Save the People, Save the Balili River

The river once flowed happily with its clear waters kissing the rocks. The people sat along the banks of the river as they enjoyed the scenery of the flowing bodies of water.

No more.

The river that was once a place for people to take a bath and drink freshwater is now barely a place where people should be near at. Garbage have dominated the bodies of water deteriorating its ecological system.

According to Mang Griego, not his real name, one of his childhood memories was that he and his friends would go to the banks of the Balili river and take a bath in the waters because it was very clean and clear at that time. It was during his time, about 30 years ago, when the said river was still healthy and pure.

The Balili River is located in the province of Benguet with a length of 23.81 kilometers. From the city of Baguio, it flows northward, entering the municipality of La Trinidad.

Tracing the causes of the dead river

The number one cause of the current situation of the Balili River is pollution. The excessive dumping of solid and liquid wastes has killed the natural system of the river.

The dumping of organic materials promoted bacteria to grow and multiply exponentially wherein the microorganisms use up oxygen resulting to the death of plants and animals in the waters.

As a result, the Department of Environment and Natural Resources (DENR) has declared the river as biologically dead due to the absence of the life of animals and plants apart from the living microorganisms that worsens the condition of the river.

Others also claim that urbanization and human activities have triggered the deterioration of the Balili river.

In 1975, the Balili River was classified under class A, a high class river meaning it can be tapped to supply drinking water after some treatment procedures, as the DENR explains.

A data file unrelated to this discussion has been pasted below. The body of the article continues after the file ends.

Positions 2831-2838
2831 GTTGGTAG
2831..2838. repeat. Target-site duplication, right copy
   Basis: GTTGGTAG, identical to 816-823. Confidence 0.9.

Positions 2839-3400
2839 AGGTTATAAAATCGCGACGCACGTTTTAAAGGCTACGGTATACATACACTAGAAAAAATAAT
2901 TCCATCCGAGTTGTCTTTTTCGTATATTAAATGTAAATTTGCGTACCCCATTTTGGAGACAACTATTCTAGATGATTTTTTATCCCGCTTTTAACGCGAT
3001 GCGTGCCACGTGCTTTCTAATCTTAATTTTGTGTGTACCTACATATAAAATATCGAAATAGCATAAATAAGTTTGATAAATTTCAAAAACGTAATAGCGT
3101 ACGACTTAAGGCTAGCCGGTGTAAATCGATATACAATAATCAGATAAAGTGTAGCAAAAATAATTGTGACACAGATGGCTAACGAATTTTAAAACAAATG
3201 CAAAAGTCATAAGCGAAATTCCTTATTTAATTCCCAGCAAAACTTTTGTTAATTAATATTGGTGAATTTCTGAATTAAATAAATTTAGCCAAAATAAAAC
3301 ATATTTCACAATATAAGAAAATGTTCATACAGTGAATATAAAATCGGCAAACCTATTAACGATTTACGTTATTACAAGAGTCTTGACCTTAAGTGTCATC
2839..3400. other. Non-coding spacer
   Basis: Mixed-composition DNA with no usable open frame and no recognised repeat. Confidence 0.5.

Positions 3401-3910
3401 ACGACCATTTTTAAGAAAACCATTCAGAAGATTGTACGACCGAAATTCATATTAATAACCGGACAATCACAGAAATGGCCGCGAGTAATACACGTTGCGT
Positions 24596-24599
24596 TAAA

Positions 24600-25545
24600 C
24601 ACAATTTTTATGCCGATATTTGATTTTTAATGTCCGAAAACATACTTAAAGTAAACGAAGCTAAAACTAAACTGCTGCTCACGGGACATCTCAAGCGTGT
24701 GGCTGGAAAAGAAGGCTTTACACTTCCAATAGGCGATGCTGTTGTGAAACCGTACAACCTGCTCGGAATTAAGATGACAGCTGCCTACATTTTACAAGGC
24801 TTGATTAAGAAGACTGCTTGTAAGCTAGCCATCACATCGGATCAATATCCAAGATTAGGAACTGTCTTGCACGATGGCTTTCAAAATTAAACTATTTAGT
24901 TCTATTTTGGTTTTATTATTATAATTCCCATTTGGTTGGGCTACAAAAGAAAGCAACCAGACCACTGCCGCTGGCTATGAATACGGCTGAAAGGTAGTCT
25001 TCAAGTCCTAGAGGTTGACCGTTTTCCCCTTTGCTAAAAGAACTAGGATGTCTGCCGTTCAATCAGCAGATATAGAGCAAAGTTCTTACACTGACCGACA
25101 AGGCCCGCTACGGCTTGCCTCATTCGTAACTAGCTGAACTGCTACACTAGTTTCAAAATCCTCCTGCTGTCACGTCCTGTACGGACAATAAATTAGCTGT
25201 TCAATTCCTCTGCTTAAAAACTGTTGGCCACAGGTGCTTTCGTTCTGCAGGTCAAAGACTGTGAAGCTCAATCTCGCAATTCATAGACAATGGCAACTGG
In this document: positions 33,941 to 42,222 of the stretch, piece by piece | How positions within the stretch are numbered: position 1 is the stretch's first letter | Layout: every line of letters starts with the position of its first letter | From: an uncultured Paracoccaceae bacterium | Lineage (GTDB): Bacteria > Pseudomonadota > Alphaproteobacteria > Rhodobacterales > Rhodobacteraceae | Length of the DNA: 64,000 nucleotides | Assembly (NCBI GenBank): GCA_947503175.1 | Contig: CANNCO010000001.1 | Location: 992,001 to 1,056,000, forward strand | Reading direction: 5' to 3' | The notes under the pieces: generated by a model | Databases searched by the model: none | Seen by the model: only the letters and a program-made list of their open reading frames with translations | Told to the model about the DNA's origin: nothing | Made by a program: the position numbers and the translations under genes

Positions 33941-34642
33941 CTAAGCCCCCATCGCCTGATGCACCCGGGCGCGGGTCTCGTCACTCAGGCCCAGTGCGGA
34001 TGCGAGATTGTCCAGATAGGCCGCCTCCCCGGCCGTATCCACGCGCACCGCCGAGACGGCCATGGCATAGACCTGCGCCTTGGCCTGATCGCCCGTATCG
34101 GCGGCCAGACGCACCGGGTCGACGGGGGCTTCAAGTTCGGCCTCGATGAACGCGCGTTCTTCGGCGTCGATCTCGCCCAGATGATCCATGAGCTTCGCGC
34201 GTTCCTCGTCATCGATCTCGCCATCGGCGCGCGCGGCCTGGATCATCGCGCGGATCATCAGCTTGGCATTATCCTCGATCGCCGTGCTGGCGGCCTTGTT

However, after decades, the river gradually lowered its class reaching the lowest possible class of a river which is Class D.

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IT IS NOT YET THE END. Pollution and other human activities have caused the Balili River to degrade its class until class D, the lowest possible class of a river. However, there is still hope for revitalization of the river that served the lives of the community members of La Trinidad, Benguet.

In an article published in the Baguio chronicle, it states that the DENR’s Pollution Control Division a few years ago has classified the Balili River as class D, meaning that the water is highly polluted and dead.

It also means that the water is barely safe enough to irrigate vegetable farms and for human contact such as washing or bathing.

Is it too late for revitalization?

The answer is no. It is not yet too late and there is still hope. This is according to the report of Manila Bulletin, wherein Susan Nool, a spokesperson of DENR described that the river is gradually improving, however it is not yet passing the Water Quality Management Area.

Since the throwing of solid and liquid wastes is the main reason of the pollution of the river, several processes can be done to help gradually improve the condition of the river.

Romeo A. Gomez Jr., Professor VI of the Department of Biology in Benguet State University, said that there are plenty of things that people can do themselves to manage their own wastes.

He stated that members of the community can simply practice the three Rs of proper waste management which is reduce, reuse, and recycle.

Furthermore, he mentioned about the Social Environmental Management System, wherein there should be a system of checks and balances within the government, firms, and citizens.

The Local Government Unit (LGU) should be stricter with the implementation of ordinances related to solid and liquid wastes by imposing definite penalties of whoever does not abide with the rules.

Barangay Balili officials said that community effort must be present to help revitalize the Balili River. However, the community must be oriented regarding the major issue to enforce discipline among the members.

Linda Solano, a resident of Barangay Balili, urges everyone to help save the river because it is their life. “Daytoy karayan ket biyag tayo. Sapay kuma ta makipartisipar ti amin ta daytoy na lang ti namnama tayo.” (This river is our life. Hopefully everyone will participate because this is our only hope.)//Ma. Amica G. Mañalac

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